“Racing is a selfish sport,” Marco Andretti once quipped. In the last turn, on the last lap, Andretti had just robbed another competitor of a podium finish. He made no apologies…and no truer words were ever spoken.
Conversely, Brad Rhodes may well be the most unselfish racer I’ve ever met. He hosted foster children in his home for over a decade. Today he manages a house occupied by mentally and physically challenged adults. He finds the work rewarding…and oh yeah, did I mention that he is the 2014 Northwest Wingless Tour (NWWT) champion? The path Rhodes took to get to this point in his life was an interesting one…
He was born in North Carolina into a family of loggers. “Dad was my inspiration,” Rhodes says. “He wasn’t a racer but he was a driver.” In his early twenties, the senior Rhodes had nearly been killed in a logging accident. He walked with a profound limp but loved to drive fast. “He was a wild man on the road,” Brad insists. “That was his racing.” Early on, the family pulled up stakes and relocated to Eugene, Oregon where extended family had already settled. Rhodes learned how to drive piloting his father’s hot-rodded truck on their rural property. He even attended the races at Riverside Speedway in Cottage Grove a couple times as a boy. Though he enjoyed the spectacle, he wasn’t smitten…then. Instead it was dirt bikes that captured his fancy.
For about ten years (early nineties to 2003) Rhodes and a buddy hauled their Honda CR500’s back and forth from Eugene to the dunes. A decade of playing in the sand certainly taught him some seat-of-the-pants vehicle control. It was fun but it wasn’t racing.
Then financial hard times struck. Rhodes had trained to be a brick layer but he didn’t have the back for it. He’d switched to electrical about the time the bottom fell out. A contact back in Tennessee suggested that prospects for work might be better back there. Rhodes sold his Honda, his house, everything and moved his young family southeast. It turned out to be a huge mistake. His union training was frowned upon in a non-union market and Rhodes struggled to make ends meet. He supported his family for almost a year on $10 an hour!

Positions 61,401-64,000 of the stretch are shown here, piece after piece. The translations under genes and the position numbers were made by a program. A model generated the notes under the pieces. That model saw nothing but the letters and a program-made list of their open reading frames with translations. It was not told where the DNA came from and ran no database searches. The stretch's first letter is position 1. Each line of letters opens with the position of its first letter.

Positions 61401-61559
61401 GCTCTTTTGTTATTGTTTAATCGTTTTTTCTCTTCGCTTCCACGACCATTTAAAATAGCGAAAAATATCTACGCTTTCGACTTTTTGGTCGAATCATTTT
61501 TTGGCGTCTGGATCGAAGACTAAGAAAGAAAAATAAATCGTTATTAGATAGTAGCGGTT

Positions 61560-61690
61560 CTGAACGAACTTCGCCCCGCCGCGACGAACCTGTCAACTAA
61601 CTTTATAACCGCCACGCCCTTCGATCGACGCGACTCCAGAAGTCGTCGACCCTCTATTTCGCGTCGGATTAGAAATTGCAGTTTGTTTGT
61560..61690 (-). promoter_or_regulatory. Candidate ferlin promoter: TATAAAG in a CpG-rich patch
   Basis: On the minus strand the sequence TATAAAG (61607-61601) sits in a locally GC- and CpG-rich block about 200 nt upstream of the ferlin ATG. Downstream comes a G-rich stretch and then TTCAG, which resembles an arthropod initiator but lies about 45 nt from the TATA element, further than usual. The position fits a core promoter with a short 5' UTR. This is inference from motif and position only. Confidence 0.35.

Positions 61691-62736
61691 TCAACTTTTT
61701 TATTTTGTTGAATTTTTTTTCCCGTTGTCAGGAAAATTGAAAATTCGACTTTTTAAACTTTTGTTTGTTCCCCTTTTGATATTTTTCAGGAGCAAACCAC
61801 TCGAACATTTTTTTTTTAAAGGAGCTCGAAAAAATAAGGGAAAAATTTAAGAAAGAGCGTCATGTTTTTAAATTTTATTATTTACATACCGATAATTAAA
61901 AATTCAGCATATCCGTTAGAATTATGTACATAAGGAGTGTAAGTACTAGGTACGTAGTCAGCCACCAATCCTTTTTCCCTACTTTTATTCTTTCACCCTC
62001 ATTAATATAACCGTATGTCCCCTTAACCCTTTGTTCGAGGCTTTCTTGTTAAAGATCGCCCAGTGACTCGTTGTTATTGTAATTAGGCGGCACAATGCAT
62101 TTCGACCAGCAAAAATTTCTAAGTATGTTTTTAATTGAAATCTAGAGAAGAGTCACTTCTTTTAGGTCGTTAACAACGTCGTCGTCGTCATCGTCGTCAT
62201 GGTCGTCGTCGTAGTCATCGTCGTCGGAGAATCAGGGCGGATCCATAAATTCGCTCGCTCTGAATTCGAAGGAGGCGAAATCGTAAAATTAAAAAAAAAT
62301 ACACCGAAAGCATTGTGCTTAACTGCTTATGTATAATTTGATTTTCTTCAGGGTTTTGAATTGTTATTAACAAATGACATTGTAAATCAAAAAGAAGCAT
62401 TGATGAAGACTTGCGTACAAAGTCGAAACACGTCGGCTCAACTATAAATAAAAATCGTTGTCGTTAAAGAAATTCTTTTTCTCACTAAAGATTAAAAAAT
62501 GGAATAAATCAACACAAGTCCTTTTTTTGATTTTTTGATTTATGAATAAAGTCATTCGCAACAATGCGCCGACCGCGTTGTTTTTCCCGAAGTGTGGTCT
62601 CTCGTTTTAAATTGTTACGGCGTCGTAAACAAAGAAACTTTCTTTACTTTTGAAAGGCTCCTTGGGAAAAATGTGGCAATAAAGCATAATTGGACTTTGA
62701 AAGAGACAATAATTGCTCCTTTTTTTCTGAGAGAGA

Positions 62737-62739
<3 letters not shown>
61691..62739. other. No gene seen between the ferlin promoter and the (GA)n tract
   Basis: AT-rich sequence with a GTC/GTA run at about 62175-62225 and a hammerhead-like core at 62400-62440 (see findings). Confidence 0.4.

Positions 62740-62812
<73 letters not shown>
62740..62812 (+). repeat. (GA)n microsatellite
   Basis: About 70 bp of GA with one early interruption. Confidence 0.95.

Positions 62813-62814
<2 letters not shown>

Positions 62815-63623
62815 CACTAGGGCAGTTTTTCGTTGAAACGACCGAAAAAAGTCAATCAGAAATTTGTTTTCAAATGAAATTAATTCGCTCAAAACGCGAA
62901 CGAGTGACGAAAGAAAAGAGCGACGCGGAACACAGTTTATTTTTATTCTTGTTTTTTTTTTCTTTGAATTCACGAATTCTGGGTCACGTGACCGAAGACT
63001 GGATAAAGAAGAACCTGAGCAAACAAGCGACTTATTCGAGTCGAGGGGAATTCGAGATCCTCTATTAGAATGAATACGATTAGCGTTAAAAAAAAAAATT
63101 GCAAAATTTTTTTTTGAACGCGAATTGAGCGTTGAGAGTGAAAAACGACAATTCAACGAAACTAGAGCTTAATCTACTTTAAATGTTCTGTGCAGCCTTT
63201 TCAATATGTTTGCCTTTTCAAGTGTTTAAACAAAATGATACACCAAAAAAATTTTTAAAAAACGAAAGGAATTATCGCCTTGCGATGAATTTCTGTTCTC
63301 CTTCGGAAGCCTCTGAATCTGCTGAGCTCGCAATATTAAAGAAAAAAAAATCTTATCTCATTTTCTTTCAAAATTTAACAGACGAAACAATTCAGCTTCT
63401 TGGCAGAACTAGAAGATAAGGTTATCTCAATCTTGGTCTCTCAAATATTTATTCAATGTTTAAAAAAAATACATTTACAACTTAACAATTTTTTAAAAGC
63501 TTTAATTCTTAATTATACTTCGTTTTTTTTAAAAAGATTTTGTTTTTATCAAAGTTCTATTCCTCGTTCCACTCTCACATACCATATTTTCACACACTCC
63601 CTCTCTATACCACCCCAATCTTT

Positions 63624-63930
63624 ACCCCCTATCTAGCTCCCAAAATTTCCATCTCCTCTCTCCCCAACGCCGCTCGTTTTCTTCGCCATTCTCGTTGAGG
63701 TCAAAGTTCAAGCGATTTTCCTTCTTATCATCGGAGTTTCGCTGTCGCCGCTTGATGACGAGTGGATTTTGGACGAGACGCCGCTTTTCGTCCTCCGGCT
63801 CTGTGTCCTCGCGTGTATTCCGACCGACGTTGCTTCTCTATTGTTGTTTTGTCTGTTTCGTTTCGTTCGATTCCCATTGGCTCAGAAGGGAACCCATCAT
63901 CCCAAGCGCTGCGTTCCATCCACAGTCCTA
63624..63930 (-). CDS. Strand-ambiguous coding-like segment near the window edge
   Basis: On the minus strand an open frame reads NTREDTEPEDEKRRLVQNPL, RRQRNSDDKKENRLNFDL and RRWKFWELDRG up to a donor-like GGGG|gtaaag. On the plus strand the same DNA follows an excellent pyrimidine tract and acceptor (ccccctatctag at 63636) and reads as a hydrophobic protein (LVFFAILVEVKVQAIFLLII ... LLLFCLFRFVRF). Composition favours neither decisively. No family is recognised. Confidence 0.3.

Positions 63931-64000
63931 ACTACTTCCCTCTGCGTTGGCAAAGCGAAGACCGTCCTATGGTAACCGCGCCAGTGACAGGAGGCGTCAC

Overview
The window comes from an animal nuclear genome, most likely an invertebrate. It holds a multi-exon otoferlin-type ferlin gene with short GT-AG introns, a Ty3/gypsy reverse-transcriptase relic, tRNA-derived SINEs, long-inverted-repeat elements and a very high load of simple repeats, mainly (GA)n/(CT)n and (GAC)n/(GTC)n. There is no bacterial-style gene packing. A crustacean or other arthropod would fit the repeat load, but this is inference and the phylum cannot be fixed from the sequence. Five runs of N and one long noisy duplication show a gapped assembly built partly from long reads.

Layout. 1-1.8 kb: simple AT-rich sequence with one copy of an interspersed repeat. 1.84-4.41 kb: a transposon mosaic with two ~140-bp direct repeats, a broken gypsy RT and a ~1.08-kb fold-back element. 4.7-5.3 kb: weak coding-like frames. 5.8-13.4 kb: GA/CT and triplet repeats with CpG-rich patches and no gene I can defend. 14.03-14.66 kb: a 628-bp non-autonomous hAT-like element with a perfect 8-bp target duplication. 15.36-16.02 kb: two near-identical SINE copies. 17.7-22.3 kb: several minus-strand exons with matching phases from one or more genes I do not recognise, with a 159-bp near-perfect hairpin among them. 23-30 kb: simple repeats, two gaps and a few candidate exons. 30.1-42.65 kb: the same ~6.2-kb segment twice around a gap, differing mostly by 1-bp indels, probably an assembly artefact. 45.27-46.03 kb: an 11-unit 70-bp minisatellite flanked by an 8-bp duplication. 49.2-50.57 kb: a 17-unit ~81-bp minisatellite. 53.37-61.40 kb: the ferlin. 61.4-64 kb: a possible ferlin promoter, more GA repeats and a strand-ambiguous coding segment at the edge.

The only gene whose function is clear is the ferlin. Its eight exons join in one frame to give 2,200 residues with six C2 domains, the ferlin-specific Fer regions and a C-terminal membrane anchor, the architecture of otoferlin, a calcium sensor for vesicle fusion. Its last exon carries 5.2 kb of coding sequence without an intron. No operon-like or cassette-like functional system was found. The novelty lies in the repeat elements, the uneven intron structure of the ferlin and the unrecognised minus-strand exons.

A death in the Rhodes family brought him back to the northwest for the services. At that time, Brad took a hard look at what another sibling was doing which was being a foster care provider. Having been foster parents, it didn’t seem like that big of a stretch. Being the compassionate people that they are, it was a relatively easy decision for Brad and his wife to make. They returned to Oregon to pursue their new careers and the rest, as they say, is history.
Once Rhodes and his family were resettled and their financial needs were met, he began to think again in terms of recreation. He’d had a blast with his dirt bike but this time he thought he might like to try his hand at racing. On line he discovered a shop in Portland that rent race cars by the event. Rhodes was thinking a Modified or a Late Model (stock car) but it turned out that the rentals were for road racing vehicles only. Since he had no interest in racing on pavement, that might have been the end of the story but it turned out that the shop owned a Sprint Car as well. The owner of the business suggested that if Rhodes purchased his own Sprinter, they could assist him with that. One trip to Grays Harbor for a NWWT event and Rhodes was convinced.
He purchased an older car that had seen action in another non-wing club. Predictably, when Rhodes prepared to make his Sprint Car debut at Cottage Grove, the old sled refused to fire. His fortunes improved however as the season progressed. Mostly thanks to crew member Chris Petersen (a former champion himself) Rhodes learned how set up, drive, and maintain a Sprint Car. When the final checkered flag fell on 2011, Rhodes stood fifth in overall points. Better yet, he had garnered Rookie of the Year honors.
His stats continued to improve the following season and he finished one position better in points. In 2013 however, Rhodes over extended himself financially and was forced to drop off the tour. In 2014 he was back with a vengeance. By now he had a newer, more competitive chassis, a racing engine assembled by Jeff Rabourn and Petersen solidly in his corner. He had even procured some much needed sponsorship from Pro Tow and Beaverton Automotive. Rhodes commit to the entire series which took the racers to Sunset Speedway in Banks, OR and Coos Bay, as well as Grays Harbor and Cottage Grove. When the dust had settled he had no wins but two podium finishes. That coupled with a perfect attendance record enabled Rhodes to amass the points necessary to clinch the title.